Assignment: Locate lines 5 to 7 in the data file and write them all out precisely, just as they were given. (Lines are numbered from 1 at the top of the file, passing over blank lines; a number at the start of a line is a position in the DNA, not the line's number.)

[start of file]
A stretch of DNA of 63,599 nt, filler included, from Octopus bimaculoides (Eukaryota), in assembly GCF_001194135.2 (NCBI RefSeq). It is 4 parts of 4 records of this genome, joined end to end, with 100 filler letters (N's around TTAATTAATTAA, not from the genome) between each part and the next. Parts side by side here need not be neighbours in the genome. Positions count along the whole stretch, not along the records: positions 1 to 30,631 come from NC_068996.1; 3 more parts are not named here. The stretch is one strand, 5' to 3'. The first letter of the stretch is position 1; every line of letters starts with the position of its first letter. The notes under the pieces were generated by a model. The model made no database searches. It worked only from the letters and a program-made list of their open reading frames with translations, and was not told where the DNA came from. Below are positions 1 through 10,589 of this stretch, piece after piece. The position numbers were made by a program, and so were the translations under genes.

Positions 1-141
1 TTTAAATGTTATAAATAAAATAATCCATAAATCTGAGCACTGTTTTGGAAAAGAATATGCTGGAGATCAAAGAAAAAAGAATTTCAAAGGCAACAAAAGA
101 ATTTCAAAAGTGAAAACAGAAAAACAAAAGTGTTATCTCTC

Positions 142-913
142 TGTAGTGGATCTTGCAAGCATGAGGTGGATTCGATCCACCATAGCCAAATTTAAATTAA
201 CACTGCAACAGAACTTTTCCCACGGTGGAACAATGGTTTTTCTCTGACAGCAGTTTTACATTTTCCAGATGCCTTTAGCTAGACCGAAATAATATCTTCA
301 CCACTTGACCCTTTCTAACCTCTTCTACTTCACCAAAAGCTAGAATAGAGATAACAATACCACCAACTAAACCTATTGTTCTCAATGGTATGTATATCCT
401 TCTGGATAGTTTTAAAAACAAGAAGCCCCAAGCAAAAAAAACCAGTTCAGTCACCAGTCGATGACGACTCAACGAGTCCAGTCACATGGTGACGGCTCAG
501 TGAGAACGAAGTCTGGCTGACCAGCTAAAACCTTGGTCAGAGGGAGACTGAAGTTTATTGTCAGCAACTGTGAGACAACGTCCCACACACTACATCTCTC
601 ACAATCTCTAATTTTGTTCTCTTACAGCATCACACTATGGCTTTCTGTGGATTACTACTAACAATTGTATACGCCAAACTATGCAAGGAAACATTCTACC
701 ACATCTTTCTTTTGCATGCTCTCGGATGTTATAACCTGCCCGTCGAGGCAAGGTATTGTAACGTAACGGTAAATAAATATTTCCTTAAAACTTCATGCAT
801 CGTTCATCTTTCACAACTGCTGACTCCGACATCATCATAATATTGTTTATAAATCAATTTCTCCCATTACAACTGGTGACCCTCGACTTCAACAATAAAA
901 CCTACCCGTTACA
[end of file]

Positions 142-913
142 TGTAGTGGATCTTGCAAGCATGAGGTGGATTCGATCCACCATAGCCAAATTTAAATTAA
201 CACTGCAACAGAACTTTTCCCACGGTGGAACAATGGTTTTTCTCTGACAGCAGTTTTACATTTTCCAGATGCCTTTAGCTAGACCGAAATAATATCTTCA